Getting Sets Delivered

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Sets can be challenging. Every play needs a set.


Of course, theatrical traditions don’t always call for elaborate ones. For example, the Japanese Noh theatre style uses very minimalist sets. A single branch might represent an entire tree, for instance. Then again, the whole style is very minimalist – none of the pomp and pageantry of, say, kabuki or opera.


Sometimes, you can make the necessary stuff in the theatre itself. Things that only require basic woodwork, for instance. Almost every stage in the world has a set piece for the balcony scene from Romeo & Juliet.


In other times, you need to bring the set to the theatre. Some productions have props or set pieces that are just too involved or too complex for a set design crew to make. You need specialists in this field or that, and getting them to the theatre can be a challenge.


Some of those times, the set might be fragile. That’s more likely than I care to admit. Mostly because the sets don’t need to be made of super-durable materials, especially if the production won’t see a lot of use.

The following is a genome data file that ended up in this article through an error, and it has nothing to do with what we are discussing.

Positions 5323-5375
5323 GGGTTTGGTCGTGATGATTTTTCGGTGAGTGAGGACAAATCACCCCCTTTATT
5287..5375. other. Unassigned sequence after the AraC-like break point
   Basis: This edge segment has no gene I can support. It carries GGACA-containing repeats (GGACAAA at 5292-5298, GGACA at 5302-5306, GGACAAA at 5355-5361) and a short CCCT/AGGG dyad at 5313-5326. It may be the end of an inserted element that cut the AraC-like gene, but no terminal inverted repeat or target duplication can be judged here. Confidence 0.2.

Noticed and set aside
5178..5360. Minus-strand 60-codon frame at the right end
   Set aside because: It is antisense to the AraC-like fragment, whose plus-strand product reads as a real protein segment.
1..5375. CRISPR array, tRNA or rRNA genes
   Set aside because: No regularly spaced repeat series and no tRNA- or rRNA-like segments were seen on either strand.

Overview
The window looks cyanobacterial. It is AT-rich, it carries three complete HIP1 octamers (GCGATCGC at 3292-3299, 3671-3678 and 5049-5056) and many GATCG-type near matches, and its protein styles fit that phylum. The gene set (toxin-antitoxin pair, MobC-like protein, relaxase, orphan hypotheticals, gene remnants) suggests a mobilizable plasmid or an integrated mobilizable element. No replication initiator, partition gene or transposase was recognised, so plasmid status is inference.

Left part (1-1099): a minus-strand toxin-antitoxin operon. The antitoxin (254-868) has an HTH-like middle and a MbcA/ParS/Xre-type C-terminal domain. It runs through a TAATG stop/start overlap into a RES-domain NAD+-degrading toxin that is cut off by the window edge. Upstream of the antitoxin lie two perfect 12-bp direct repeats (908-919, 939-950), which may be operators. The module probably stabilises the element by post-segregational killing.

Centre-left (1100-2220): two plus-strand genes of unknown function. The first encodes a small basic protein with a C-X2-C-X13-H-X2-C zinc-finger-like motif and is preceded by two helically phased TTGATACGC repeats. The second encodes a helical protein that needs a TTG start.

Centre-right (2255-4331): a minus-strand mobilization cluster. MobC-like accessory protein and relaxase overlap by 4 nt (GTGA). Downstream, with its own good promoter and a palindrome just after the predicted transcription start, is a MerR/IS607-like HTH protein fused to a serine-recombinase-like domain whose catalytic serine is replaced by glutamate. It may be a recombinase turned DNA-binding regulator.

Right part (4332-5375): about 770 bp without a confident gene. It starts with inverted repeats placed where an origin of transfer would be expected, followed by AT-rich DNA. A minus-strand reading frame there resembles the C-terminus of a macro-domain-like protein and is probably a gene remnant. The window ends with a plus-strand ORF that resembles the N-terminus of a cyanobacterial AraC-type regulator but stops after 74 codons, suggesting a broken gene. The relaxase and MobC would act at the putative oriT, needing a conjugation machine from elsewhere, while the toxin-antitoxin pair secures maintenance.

In such cases, you need to make special arrangements to make sure the sets get to the theatre intact.


Having a mobile mechanic Perth 24 7 at the ready is essential. You never know when the truck that’s driving might break down. You’d be surprised at the odd hours some theatres keep when it comes to getting set pieces delivered.


Another critical thing to keep in mind is securing the contents. There’s a good chance that the set-piece isn’t a regular shape, like a rectangle or square. It’ll be awkward and odd. Moving along the roads is probably going to happen. There’s a chance of damage if that’s the case.


In this case, packing tips come in handy. Put the prop in a box filled with packing pellets or other things that can absorb the shock of an impact. Chances are you won’t need this, but you never know.


Plus, there’s always the slim chance you can make use of the box itself. You’d be surprised how often the humble cardboard box might see use in a theatre.


What do theatres do once they have the set already?


The standard procedure is to keep them in storage, if possible. You never know when the production might see a revival. Keeping the more durable stuff can spare you the trouble of making new ones.


Sometimes, though, they end up scrapped. Damage, wear, or just lack of durability can make scrapping a set more practical.